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Atherosclerosis. 2007 Oct;194(2):490-7. Epub 2006 Sep 18.

Occupational, commuting and leisure-time physical activity in relation to coronary heart disease among middle-aged Finnish men and women.

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Department of Epidemiology and Health Promotion, National Public Health Institute, Mannerheimintie 166, FIN-00300 Helsinki, Finland.



To examine the association of different levels of occupational, commuting, and leisure-time physical activity with the risk of coronary heart disease (CHD) events.


The study comprised 47,840 Finnish participants aged 25-64 years without history of CHD and stroke at baseline. During a mean follow-up of 18.9 years, 4660 new CHD events were documented. The multivariable-adjusted (age, body mass index, systolic blood pressure, total cholesterol, education, alcohol consumption, smoking, history of diabetes, and other two types of physical activity) hazard ratios (HRs) of CHD events associated with low, moderate, and high occupational activity were 1.00, 0.87, and 0.90 (P(trend)=0.019) for men, and 1.00, 0.75, and 0.80 (P(trend)<0.001) for women, respectively. The multivariable-adjusted HRs of CHD events associated with low, moderate, and high leisure-time physical activity were 1.00, 0.95, and 0.84 (P(trend)=0.026) for men, and 1.00, 0.85, and 0.77 (P(trend)=0.003) for women, respectively. Active commuting had a significant inverse association with the risk of CHD events in women but not in men.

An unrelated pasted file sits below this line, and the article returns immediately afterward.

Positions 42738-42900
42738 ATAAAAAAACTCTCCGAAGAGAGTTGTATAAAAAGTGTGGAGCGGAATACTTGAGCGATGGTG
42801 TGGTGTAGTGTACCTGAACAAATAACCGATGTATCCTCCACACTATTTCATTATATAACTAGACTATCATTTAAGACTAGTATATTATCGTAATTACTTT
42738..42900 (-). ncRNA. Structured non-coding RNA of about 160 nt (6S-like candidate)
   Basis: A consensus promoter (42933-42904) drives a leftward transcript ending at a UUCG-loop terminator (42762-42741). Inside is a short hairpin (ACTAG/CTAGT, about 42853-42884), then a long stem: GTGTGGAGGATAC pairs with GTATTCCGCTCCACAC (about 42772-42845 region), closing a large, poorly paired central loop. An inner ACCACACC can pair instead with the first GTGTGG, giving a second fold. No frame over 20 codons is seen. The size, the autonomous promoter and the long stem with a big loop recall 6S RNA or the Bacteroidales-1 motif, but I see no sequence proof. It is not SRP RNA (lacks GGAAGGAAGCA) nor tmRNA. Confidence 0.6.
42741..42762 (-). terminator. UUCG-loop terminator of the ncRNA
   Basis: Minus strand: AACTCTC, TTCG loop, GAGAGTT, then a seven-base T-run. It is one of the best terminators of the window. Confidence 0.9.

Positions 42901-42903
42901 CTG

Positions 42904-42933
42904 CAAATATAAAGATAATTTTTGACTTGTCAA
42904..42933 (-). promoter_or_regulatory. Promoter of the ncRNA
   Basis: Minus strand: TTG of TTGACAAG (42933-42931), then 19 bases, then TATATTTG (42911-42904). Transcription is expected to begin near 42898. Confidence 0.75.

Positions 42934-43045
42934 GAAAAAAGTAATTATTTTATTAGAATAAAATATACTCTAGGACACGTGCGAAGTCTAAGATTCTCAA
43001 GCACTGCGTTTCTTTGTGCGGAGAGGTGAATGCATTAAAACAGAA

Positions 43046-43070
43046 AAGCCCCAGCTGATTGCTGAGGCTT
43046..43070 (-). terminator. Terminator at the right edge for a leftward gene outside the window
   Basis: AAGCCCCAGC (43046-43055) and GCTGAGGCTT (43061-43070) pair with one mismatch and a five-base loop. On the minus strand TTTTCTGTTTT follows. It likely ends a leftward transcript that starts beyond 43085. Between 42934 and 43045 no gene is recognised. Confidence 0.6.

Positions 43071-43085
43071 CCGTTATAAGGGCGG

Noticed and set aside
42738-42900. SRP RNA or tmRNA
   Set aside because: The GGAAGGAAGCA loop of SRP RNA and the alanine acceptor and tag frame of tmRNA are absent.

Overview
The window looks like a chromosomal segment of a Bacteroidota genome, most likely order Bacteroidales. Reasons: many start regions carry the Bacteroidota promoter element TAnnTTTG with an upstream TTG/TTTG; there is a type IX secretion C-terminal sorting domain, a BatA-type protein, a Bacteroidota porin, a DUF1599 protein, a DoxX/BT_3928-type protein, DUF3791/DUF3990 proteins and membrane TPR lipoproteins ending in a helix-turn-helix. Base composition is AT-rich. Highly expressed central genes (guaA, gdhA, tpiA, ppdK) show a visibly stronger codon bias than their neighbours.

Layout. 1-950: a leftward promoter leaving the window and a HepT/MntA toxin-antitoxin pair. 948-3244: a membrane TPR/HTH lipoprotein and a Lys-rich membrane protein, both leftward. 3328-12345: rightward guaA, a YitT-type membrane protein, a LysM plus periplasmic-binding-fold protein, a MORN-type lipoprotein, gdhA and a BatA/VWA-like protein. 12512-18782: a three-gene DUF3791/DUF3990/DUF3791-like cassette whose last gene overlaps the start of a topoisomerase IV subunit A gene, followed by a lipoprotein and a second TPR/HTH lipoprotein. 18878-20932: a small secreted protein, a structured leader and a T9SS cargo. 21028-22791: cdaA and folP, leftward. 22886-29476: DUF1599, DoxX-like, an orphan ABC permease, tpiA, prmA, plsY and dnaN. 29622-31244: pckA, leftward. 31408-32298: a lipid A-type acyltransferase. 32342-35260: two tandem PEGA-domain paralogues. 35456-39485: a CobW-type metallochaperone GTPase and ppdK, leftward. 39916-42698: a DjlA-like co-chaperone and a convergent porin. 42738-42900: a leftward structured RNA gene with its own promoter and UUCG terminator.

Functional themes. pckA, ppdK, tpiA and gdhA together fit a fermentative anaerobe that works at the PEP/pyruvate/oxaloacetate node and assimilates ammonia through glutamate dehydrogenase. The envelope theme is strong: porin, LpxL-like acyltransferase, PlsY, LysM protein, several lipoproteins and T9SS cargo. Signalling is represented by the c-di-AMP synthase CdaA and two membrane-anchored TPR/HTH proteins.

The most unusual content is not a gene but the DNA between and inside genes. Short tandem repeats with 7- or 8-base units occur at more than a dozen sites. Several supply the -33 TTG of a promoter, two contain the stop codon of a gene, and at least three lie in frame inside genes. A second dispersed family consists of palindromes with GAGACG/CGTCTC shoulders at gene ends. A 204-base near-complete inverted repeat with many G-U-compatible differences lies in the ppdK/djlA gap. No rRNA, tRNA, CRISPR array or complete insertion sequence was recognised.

Moderate or high levels of occupational or leisure-time physical activity are associated with a reduced risk of CHD. Daily walking or cycling to and from work is associated with a decreased risk of CHD among women.

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